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exercising treatment of horses by some of the lastmentioned class of public trainers. Horses exercising is one thing: horses doing work is another. Exercise is intended to keep them in health and steady, to increase the strength and elasticity of the muscles and sinews, to bring them into proper form as to flesh and clearness of wind, to then go to work. Provided we really do this, I conceive it matters little how it is done. A trainer will say there is but one way to do it, which is, of course, the way he does it. I would not venture to contradict this; but as to there being but one way, I may be allowed to again say “je m'en doute.” The one way we will suppose the trainer to allude to is, so soon as the horse is properly prepared to take his gallops, to regularly increase those gallops as to pace and length; and unless the weather or the state of the turf may compel a temporary change, the horse goes over the same training ground for weeks together. Now what is the frequent consequence of all this unvaried regularity ? The horse becomes tired of the monotony of the thing, jaded by the unwearied pace (for though the pace is increased, it is done so gradually that it appears the same to him), and so bored by his daily task, that often an ash plant is wanted to make him go through it; in fact, he becomes disgusted with it, hates his work, and the ground he goes on in doing it. What comes next 2 He shuts up, or goes out with the boy, or probably first the one and then the other. Should he not do this, he is very likely to get into a heavy dwelling goer, that will prevent his ever being a fast one; or degenerates into a lurching slug, that neither the boy can rouse in his work, nor the jockey in his race. Such, I am confi
dent, are the frequent results to many horses from the unvarying discipline of long-continued exercise, without variation in the way it is daily given.
In training men for fighting, or, indeed, any athletic feat, one great effort on the part of a judicious trainer is to keep the mind of his man amused, that he may not get dissatisfied or disgusted with his work. He is not kept to walking or running a given distance, at a given pace, over the same ground; the scene and the labour are changed for him: he is made to take strong exercise, it is true; but it is varied: he walks and runs ; but his walk is changed. If he is not quite disposed, or feels himself equal to go the same distance one day as another, he is indulged a little for that day; this induces him to go to his work with increased energy the next, and he makes up for his little respite. Cricket, raquette, sparring, and running with the harriers, are all resorted to at times to vary the scene. Provided the trainer gets a proper quantum of exercise out of his man, he cares not how it is got; nor is it necessary the same precise quantum should be got every day during a two months' training. A man would be bored to death if he was trained as horses are—he would get peevish, dissatisfied, and dispirited; and then bring him on in his training if you can.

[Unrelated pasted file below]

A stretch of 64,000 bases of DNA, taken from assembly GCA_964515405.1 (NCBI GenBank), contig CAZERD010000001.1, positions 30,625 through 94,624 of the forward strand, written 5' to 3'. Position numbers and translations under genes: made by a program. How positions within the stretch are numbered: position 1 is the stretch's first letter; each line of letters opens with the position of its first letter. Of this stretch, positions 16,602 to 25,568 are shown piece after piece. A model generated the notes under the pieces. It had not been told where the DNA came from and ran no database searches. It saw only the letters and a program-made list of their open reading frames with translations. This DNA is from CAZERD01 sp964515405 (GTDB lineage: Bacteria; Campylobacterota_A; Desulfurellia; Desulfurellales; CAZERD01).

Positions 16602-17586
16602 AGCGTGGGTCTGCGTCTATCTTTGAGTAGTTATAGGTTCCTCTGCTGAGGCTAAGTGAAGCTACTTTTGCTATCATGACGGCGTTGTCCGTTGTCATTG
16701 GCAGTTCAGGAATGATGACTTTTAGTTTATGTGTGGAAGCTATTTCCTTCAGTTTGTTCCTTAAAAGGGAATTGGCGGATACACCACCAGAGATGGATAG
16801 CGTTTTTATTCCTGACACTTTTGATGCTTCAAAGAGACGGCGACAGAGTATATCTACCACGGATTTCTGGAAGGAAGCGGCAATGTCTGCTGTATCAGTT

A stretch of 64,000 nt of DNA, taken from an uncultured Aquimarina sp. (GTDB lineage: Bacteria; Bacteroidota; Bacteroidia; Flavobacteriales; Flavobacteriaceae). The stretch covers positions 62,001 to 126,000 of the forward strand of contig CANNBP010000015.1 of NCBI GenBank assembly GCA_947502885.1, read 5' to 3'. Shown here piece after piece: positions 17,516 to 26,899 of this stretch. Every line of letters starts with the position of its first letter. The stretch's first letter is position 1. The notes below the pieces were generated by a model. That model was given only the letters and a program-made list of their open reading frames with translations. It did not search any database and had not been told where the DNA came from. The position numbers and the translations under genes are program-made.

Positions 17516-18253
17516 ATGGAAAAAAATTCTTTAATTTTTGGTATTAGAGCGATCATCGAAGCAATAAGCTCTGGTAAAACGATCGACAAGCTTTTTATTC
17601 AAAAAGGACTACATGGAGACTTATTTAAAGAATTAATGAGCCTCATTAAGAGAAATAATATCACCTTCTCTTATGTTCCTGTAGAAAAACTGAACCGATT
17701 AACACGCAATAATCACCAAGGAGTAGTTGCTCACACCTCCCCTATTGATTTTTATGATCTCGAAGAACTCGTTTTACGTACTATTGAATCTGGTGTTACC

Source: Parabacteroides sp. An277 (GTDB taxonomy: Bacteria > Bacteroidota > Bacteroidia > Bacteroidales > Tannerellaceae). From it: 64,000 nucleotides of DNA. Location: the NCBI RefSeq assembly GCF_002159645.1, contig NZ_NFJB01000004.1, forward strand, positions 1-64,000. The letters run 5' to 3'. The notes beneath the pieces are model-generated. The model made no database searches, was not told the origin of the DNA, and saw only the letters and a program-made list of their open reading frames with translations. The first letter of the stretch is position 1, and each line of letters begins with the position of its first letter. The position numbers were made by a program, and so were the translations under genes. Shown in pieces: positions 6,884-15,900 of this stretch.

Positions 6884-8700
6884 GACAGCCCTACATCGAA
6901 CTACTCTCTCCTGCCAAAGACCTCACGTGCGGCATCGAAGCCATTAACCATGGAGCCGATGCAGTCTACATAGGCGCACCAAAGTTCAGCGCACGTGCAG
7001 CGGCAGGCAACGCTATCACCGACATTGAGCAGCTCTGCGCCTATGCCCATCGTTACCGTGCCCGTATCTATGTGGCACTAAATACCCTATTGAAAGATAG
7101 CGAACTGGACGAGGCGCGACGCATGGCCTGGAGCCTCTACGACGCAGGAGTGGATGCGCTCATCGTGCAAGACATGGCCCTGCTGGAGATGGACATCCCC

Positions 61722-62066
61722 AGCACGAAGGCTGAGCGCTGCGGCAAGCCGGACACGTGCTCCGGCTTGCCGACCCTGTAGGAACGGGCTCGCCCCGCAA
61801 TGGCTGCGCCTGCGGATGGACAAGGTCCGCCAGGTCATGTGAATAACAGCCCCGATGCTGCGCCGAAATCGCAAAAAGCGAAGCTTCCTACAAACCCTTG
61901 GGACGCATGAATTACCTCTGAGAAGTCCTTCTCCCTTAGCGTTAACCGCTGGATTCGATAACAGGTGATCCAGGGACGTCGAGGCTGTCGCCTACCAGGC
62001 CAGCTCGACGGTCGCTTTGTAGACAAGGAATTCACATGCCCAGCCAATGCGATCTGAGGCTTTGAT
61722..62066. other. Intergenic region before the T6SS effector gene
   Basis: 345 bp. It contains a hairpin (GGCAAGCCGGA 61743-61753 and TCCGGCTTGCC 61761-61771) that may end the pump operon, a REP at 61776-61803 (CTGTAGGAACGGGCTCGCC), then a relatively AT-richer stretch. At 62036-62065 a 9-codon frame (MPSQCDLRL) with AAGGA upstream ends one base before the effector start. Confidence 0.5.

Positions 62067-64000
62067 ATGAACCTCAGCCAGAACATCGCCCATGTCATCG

It is true, horses are not men, nor do they possess the minds of men, but they possess a something that stands them in the stead; a something, call it what you will, that renders them perfectly sensible of what they like and dislike: and they tell us this pretty plainly when, if we have bored them by the same eternal gallop for weeks, they bolt off to get out of it when they come to do work. Work they must: I have only been alluding to the preparation for work.
THE DOCTOR — A TRUE TALE.
In Essex there liv'd, ah! woe worth the day
Five sound legs among three horses was the maximum average in the doctor's stud.
“ Dear Sir, to what chance do I owe the great honour
Dear sir! hem, hem, hem! dear sir, I'm delighted
As soon as the doctors had canvassd together
Away, then, they trotted to visit this person,
The doctor's nags had a more accurate knowledge of perpetual motion than many philosophers.
† The doctor's saddles, made after a plan of his own, and by a country collar-maker were perfectly unique.
360 THE DOCTOR.
So they hurried along, most devoutly relying,
The doctors both star'd at this sort of address:
Here they parted, the one to continue his rounds, The other to make a short cut to the hounds.